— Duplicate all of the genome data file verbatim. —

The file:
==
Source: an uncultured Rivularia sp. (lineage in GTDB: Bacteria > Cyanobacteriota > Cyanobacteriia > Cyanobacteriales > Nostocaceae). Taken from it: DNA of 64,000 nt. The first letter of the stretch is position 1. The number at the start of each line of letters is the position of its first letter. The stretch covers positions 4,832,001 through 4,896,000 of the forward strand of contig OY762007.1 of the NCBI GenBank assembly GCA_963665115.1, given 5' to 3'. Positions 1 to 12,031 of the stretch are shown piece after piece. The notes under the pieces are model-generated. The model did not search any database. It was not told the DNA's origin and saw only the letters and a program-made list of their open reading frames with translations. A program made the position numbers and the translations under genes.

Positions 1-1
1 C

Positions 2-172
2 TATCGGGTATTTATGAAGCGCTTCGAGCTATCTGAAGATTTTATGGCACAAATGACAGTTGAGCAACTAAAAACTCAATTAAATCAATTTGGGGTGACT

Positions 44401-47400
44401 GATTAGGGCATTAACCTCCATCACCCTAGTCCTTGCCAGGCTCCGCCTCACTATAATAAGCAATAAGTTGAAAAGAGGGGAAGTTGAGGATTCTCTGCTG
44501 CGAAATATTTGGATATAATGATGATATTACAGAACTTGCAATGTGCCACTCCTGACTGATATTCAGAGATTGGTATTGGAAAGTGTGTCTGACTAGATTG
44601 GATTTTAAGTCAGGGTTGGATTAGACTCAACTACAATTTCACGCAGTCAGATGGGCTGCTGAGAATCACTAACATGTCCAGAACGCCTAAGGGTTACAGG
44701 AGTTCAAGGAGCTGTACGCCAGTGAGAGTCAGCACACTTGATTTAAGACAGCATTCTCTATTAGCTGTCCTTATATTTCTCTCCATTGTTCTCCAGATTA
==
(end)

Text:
Source: an uncultured Rivularia sp. (lineage in GTDB: Bacteria > Cyanobacteriota > Cyanobacteriia > Cyanobacteriales > Nostocaceae). Taken from it: DNA of 64,000 nt. The first letter of the stretch is position 1. The number at the start of each line of letters is the position of its first letter. The stretch covers positions 4,832,001 through 4,896,000 of the forward strand of contig OY762007.1 of the NCBI GenBank assembly GCA_963665115.1, given 5' to 3'. Positions 1 to 12,031 of the stretch are shown piece after piece. The notes under the pieces are model-generated. The model did not search any database. It was not told the DNA's origin and saw only the letters and a program-made list of their open reading frames with translations. A program made the position numbers and the translations under genes.

Positions 1-1
1 C

Positions 2-172
2 TATCGGGTATTTATGAAGCGCTTCGAGCTATCTGAAGATTTTATGGCACAAATGACAGTTGAGCAACTAAAAACTCAATTAAATCAATTTGGGGTGACT

Positions 44401-47400
44401 GATTAGGGCATTAACCTCCATCACCCTAGTCCTTGCCAGGCTCCGCCTCACTATAATAAGCAATAAGTTGAAAAGAGGGGAAGTTGAGGATTCTCTGCTG
44501 CGAAATATTTGGATATAATGATGATATTACAGAACTTGCAATGTGCCACTCCTGACTGATATTCAGAGATTGGTATTGGAAAGTGTGTCTGACTAGATTG
44601 GATTTTAAGTCAGGGTTGGATTAGACTCAACTACAATTTCACGCAGTCAGATGGGCTGCTGAGAATCACTAACATGTCCAGAACGCCTAAGGGTTACAGG
44701 AGTTCAAGGAGCTGTACGCCAGTGAGAGTCAGCACACTTGATTTAAGACAGCATTCTCTATTAGCTGTCCTTATATTTCTCTCCATTGTTCTCCAGATTA